Local News
5:00 pm
Thu September 13, 2012

Tamarisk-munching beetles travel the Rio Grande

Diorhabda elongata adult on saltcedar, or tamarisk, foliage.
USDA, Agricultural Research Service

Head north of Albuquerque and look over toward the Rio Grande and its forest, or bosque. Within that green ribbon of trees, you’ll also spot leaves that are reddish brown. Even from the Interstate, the dying trees are obvious.

Those leaves belong to tamarisk, or salt cedar. More than a century ago, the trees were introduced to control erosion and act as windbreaks. But they have overtaken riverbanks across the southwestern United States, sucking up water and choking out native species like cottonwoods and willows.

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The Two-Way
4:41 pm
Thu September 13, 2012

Was The American Consulate Attack In Benghazi Planned?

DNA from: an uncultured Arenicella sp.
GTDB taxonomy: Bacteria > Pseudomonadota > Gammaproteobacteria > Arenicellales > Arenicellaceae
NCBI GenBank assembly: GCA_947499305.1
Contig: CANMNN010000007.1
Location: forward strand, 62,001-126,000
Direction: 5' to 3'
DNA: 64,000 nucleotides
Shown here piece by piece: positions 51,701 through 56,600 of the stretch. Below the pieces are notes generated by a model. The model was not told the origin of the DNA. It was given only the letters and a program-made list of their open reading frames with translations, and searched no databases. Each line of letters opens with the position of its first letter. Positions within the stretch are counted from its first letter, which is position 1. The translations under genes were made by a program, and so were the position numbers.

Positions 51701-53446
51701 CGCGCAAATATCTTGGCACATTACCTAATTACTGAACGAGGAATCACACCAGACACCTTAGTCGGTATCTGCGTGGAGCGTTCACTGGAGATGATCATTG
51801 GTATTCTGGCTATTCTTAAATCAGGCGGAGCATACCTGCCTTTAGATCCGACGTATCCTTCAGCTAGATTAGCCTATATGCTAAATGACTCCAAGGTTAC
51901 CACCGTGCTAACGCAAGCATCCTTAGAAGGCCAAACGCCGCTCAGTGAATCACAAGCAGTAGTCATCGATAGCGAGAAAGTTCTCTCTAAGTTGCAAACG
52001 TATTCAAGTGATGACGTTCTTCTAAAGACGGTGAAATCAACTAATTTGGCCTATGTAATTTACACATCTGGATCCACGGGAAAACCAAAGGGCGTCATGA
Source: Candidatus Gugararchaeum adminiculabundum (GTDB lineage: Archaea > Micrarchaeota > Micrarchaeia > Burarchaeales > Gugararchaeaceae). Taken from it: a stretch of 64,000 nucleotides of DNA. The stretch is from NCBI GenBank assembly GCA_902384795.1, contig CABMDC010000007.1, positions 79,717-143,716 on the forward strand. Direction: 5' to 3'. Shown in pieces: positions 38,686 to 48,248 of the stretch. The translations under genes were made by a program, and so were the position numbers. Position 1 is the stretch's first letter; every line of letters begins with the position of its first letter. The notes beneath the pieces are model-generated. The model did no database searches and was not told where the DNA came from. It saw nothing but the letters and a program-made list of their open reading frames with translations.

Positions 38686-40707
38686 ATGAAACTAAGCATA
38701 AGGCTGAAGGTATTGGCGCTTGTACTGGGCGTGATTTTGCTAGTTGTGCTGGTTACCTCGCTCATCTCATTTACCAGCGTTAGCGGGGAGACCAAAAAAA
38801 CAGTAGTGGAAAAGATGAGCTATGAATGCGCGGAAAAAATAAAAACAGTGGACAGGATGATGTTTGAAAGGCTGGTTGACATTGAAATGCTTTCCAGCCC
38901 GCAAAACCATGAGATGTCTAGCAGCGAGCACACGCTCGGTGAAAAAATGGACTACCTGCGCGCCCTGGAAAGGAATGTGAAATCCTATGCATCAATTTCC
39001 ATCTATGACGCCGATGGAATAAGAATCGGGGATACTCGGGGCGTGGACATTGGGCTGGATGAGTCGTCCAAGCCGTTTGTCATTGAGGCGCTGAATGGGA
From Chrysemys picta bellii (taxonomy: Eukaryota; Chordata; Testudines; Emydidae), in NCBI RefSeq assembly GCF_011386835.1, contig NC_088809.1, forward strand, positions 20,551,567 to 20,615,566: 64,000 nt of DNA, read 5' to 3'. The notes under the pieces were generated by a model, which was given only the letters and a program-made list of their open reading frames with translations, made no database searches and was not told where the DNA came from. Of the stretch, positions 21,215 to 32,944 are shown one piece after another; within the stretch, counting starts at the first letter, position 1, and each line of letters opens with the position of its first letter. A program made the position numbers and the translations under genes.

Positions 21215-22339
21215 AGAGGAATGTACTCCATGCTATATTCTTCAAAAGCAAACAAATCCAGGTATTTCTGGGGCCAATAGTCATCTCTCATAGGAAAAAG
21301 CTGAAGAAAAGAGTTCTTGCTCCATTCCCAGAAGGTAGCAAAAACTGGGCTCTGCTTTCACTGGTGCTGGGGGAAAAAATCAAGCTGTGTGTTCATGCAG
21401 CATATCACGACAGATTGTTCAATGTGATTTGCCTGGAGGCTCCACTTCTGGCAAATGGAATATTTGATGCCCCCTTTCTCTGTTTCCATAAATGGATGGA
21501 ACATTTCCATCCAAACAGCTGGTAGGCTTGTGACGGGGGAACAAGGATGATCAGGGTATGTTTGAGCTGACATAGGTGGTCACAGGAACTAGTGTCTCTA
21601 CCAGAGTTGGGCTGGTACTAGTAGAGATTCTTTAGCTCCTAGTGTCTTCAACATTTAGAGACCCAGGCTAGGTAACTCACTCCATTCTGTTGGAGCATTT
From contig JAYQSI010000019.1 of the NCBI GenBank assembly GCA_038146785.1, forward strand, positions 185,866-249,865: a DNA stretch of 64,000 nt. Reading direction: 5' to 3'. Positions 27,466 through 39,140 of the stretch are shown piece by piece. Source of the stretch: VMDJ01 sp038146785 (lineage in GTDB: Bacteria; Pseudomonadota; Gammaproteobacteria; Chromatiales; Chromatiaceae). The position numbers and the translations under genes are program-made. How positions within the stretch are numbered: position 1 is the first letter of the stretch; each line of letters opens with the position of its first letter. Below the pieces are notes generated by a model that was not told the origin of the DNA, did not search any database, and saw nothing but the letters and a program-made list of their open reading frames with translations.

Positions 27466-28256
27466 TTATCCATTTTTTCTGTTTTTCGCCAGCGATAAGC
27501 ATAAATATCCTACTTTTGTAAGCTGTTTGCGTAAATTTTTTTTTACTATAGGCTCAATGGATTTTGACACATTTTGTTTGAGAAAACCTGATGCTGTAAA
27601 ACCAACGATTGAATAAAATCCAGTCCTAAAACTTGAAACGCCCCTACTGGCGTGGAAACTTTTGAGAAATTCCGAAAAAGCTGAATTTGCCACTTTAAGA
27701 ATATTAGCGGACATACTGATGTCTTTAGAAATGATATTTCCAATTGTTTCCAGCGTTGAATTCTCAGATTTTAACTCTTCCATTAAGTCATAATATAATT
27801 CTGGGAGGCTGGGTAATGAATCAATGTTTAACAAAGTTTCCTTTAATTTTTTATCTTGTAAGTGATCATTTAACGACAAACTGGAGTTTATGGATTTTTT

Broken furniture outside the U.S. consulate building in Benghazi on Thursday, following an attack on the building late on September 11.
Gianluigi Guercia AFP/Getty Images

Originally published on Thu September 13, 2012 4:54 pm

One of the biggest questions still outstanding about the attack on a United States consulate in Libya is whether it was planned or whether it was the result of a protest against a U.S.-made film that criticizes the Prophet Muhammad.

The attack killed four Americans, including Ambassador Chris Stevens.

The bottom line is that nothing is firm. But NPR's Leila Fadel reports that Libya's Deputy Interior Minister, Wanis al Sharef, said this was a sophisticated two-prong attack.

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The Two-Way
3:57 pm
Thu September 13, 2012

The First Amendment: Why The Muhammad Film Is Protected Speech

Protesters carry an American flag pulled down from the U.S. embassy in Cairo, Egypt on Tuesday.
Nasser Nasser AP

The First Amendment guarantee of free speech is in the spotlight this week. If you haven't kept up, a U.S.-produced film depicting the Prophet Muhammad in a less than flattering way has inflamed the Arab world.